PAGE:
Ear infections may be more common in children than in adults, but grown-ups are still susceptible to these infections. Unlike childhood ear infections, which are often minor and pass quickly, adult ear infections are frequently signs of a more serious health problem. There are three main types of ear infections. They correspond to the three main parts of the ear: inner, middle, and outer.
Ear Infection in Adults: Symptoms, Causes, Diagnosis & More
A middle ear infection, otherwise known as otitis media, is a viral or bacterial infection of the air-filled cavity behind the eardrum. In most cases, a middle ear infection affects just one ear, but can also occur in both ears simultaneously. The infection can cause painful inflammation, as well as a build-up of fluid in the middle ear. Although people of any age can develop the infection, it is most common in younger children, with a high percentage of children experiencing the condition before the age of
Back to Health A to Z. Ear infections are very common, particularly in children. You don't always need to see a GP for an ear infection as they often get better on their own within 3 days.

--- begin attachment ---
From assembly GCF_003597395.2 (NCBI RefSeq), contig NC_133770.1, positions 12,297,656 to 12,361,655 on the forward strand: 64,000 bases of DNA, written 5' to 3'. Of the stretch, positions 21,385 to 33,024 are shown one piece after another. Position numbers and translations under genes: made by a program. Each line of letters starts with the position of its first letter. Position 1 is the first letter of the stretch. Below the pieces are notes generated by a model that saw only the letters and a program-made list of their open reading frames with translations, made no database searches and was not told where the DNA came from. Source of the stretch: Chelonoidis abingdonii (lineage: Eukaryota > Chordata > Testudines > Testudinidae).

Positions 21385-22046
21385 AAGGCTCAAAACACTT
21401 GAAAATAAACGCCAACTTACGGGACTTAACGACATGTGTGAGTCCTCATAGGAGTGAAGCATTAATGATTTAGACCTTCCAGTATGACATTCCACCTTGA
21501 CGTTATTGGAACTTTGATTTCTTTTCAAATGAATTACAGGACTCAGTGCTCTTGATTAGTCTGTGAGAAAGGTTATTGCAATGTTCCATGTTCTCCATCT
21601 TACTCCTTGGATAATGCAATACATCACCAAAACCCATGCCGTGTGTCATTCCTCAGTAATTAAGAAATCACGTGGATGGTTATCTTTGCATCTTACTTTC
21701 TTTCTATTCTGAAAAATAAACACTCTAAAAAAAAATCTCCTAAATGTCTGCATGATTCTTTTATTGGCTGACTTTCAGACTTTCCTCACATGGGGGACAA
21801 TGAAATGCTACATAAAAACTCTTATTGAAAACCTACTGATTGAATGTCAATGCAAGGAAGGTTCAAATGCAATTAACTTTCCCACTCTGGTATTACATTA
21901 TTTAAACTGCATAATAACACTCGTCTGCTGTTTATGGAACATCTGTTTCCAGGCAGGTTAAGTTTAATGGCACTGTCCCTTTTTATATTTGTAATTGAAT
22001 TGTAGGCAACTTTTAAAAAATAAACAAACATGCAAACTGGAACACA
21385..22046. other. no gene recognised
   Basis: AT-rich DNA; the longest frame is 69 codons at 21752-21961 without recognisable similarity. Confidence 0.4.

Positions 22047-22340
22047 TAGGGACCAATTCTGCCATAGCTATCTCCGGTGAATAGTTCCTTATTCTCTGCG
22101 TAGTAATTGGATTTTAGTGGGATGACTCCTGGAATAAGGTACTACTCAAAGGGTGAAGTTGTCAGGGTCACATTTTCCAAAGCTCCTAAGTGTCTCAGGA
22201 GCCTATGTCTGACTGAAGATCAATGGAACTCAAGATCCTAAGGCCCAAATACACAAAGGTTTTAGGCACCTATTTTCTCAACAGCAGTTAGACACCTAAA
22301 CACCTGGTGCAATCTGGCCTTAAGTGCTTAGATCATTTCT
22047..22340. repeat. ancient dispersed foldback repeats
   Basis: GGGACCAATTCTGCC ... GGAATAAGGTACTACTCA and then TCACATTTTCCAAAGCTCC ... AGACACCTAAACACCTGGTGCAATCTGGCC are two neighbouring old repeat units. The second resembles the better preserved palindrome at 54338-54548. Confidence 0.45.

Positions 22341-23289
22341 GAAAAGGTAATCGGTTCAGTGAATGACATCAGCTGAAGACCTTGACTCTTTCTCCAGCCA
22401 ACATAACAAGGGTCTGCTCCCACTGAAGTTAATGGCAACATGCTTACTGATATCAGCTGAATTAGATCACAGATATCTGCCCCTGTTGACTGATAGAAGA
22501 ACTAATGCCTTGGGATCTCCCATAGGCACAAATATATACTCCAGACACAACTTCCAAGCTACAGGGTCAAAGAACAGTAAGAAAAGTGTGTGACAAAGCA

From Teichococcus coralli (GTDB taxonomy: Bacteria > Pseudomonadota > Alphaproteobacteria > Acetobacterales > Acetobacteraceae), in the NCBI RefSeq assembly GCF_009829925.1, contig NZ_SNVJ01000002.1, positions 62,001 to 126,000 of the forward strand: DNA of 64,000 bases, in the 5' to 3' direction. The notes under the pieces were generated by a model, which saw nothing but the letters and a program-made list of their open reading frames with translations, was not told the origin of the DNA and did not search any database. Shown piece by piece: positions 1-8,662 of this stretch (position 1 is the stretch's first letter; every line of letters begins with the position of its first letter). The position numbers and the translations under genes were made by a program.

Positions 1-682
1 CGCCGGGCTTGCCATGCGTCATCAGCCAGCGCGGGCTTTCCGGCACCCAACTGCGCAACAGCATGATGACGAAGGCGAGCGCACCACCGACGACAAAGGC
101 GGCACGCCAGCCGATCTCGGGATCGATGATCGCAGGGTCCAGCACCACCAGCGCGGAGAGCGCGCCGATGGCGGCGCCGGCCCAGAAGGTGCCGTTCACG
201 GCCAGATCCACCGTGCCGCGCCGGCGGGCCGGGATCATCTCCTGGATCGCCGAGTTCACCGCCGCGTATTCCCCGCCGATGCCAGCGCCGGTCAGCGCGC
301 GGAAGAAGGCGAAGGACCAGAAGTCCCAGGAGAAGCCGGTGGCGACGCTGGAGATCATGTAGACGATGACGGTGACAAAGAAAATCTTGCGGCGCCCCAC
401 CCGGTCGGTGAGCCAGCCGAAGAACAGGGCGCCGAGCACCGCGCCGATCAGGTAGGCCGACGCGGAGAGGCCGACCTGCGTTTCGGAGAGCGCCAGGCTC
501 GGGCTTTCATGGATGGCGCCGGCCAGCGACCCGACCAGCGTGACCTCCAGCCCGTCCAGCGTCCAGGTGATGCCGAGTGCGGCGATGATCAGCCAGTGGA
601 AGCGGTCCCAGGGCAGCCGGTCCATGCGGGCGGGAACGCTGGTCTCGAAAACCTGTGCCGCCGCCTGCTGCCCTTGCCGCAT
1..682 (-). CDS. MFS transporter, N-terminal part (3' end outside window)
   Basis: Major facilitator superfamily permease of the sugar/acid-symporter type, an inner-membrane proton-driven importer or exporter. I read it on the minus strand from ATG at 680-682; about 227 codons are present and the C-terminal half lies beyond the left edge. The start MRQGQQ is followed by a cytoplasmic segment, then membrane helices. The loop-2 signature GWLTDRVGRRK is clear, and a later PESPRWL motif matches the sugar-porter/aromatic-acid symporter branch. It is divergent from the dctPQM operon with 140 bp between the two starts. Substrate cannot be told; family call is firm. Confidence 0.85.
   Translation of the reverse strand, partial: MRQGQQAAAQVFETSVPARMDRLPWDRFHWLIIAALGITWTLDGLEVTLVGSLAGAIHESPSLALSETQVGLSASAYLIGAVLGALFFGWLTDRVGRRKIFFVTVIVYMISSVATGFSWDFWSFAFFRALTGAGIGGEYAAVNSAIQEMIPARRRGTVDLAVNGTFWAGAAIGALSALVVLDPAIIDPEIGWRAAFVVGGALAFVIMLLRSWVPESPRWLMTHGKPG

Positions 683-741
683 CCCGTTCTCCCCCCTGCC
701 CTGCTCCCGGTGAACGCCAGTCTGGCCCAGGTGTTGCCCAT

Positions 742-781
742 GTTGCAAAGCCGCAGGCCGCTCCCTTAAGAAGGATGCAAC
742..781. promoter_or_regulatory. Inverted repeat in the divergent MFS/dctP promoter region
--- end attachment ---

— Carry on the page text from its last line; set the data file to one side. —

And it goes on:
Ear infections happen when viruses or bacteria get into the middle ear, the space behind the eardrum. When a child has an ear infection also called otitis media , the middle ear fills with pus infected fluid. The pus pushes on the eardrum, which can be very painful. Older kids can complain about ear pain, but a younger child might just tug at the ear or be fussy and cry more than usual. If the pressure from the fluid buildup gets high enough, it can rupture the eardrum , with fluid draining from the ear.